How to handle the self-evaluation component of your performance assessment
Know how to use your self-evaluation to highlight your successes and lessons learned to help you move ahead.
Maybe you're like many politicians or movie stars, and you love nothing more than to talk about yourself at great length. Then again, maybe you're a little more reserved about the prospect of tooting your own horn.
For those in the latter camp, being asked to perform a self-evaluation as part of an employee performance appraisal can cause more than a little consternation. "What is the point of this?" "What am I supposed to say?" and "Is whatever I put down going to be used against me?" are just a few of the questions employees raise when confronted with an employee evaluation form.
The first step, before you put pen to paper, is to relax, says Milwaukee-based executive coach and organizational development expert Joan Lloyd. The self-evaluation was not developed by sadistic HR departments just to torture employees, she says. Rather, it serves a genuine purpose and, when properly handled, can help further your career.
"Self-assessments have become very popular—and with good reason," she says. "Managers can't possibly remember as well as you can everything you've accomplished throughout the year. By asking you to provide input into your own employee evaluation, it reminds your boss about all the good things you've achieved."
Self-praise with specifics
Today, many employees work independently and make more of their own work-related decisions. As a result, managers are less aware of each team member’s day-to-day activities. That's why, when filling out a self-evaluation form, it's important to detail your accomplishments, be specific, and avoid soft terms, says Stephanie Dawkins, a former global senior VP for Volvo and author of Corporate Coffee: Success Never Tasted So Good.
"Adjectives such as 'great,' 'good,' and 'a lot' are very subjective,” she says. “Try to use more measurable objectives such as 'have demonstrated project management skill via coordinating X project' or 'met all objectives before deadline.' Make sure that you have a record of personal accomplishments, projects led, objectives met, training sessions attended, and skills developed to draw from."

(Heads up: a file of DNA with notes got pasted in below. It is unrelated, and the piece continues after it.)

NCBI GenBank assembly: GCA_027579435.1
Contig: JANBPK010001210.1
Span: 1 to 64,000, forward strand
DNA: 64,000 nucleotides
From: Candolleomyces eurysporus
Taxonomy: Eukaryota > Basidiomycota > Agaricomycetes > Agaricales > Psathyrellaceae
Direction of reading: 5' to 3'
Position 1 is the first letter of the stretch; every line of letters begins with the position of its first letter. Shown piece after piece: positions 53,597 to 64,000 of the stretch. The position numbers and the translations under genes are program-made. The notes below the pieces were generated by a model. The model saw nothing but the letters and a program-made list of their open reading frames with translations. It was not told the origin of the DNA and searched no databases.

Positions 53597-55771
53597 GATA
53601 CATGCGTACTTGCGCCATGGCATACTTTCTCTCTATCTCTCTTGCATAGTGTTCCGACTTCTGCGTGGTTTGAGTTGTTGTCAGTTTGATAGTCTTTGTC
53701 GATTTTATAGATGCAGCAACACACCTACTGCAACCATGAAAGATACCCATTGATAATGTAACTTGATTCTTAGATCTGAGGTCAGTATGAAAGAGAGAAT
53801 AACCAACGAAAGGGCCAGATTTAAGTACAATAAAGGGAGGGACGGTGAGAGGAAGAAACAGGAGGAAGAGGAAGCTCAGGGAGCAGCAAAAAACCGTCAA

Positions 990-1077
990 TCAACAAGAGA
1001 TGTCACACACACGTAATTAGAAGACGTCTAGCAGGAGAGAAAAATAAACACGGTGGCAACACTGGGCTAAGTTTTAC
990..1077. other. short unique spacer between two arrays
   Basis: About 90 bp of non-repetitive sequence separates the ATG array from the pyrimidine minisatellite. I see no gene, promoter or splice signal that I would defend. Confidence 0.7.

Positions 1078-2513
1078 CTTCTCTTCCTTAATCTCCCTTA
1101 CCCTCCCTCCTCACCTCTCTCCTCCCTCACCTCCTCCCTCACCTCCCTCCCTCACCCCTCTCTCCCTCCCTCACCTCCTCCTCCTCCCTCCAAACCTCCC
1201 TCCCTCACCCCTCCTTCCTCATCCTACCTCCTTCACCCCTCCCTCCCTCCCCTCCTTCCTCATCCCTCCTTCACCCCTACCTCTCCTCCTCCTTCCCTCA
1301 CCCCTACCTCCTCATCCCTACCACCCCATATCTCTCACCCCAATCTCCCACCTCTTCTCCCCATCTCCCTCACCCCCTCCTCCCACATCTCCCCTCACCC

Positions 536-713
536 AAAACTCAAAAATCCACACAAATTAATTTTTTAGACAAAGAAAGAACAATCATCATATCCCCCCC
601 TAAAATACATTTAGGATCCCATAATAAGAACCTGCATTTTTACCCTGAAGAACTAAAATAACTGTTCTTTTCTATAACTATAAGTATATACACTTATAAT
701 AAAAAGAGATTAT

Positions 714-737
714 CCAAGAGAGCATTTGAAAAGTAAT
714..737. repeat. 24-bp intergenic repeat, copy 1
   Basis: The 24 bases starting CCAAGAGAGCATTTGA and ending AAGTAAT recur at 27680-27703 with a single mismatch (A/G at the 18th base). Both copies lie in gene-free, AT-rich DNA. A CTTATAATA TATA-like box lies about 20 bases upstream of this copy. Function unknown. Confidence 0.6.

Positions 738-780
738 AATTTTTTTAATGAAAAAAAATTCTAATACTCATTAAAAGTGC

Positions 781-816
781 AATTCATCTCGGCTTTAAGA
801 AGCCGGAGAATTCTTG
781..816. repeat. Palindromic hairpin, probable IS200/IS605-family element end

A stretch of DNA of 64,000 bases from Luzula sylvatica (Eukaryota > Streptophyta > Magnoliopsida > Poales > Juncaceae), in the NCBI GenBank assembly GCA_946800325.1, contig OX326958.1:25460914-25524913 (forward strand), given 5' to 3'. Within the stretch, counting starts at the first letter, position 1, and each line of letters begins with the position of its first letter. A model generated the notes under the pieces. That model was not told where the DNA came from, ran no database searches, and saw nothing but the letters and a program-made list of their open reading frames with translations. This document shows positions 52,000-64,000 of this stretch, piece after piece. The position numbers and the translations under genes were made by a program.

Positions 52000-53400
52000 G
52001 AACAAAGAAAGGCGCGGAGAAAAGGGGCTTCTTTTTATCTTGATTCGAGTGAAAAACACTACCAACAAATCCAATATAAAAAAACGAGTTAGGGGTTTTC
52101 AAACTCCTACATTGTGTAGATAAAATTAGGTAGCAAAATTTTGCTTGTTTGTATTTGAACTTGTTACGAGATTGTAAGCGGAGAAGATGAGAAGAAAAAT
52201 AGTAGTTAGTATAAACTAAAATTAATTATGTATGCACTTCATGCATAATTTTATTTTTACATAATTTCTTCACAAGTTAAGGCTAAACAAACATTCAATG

Lloyd adds that a performance assessment is no time for false modesty, so go ahead and use impactful language and include factual evidence to support your record of accomplishments.
"Don't say, 'I work well with my fellow team members,'" she says. "Instead, say, 'During the Maxwell Project, I stayed late for three evenings to help Janet get the delivery ready for shipment, and I volunteered to cover for Pat when she went out for surgery. This saved the unit money and kept a high level of service for our customers because we didn't have to hire a temp.'"
Own your shortcomings
On the flip side, when it comes to addressing the negatives of the past year, Palo Alto, California–based career counselor and coach Richard Phillips says employees need to be proactive about bringing up what he prefers to call development areas.
"You can often head off trouble by saying, 'This is an area where I need to develop, and here's what I'm doing about it,'" he says. "You never state a weakness or a problem without a solution. Even if your solution isn't that good, it demonstrates that you're taking responsibility and that you can self-manage."
Lloyd says that, contrary to the stereotypical image of the boss who's eager to dress down employees, most managers appreciate team members who take this kind of initiative.
"As the boss, it just makes your life easier when someone says, "I know I fouled up that project,'" she says. "And then when you follow up by saying, 'But from that experience the learning lessons were X, Y, and Z and now, as a result, I'm doing these two things differently,' that shows a tremendous amount of self-awareness. It also allows the boss to relax because he or she thinks, 'OK, now I don't have to bring this up.'"
Directing the dialogue
A big part of making the self-evaluation work for you is your perspective, Phillips says. Don't view the experience as an opportunity for management to play "gotcha," but as a chance to make yourself look better than you otherwise might during the performance review and to neutralize any potential negatives, he says.
Lloyd agrees, emphasizing that the self-evaluation allows you to frame the conversation, control what winds up on your performance appraisal form, and set the tone for how you move forward.
"By taking this sort of initiative, you set up the whole performance review meeting to be a win, and much more career- and coaching-focused,” she says. “You're more likely to wind up with a really great, open-ended, two-way dialogue about your past year. You also have greater control over what goes on the record, and that record will be crucial in terms of your future career and opportunities."
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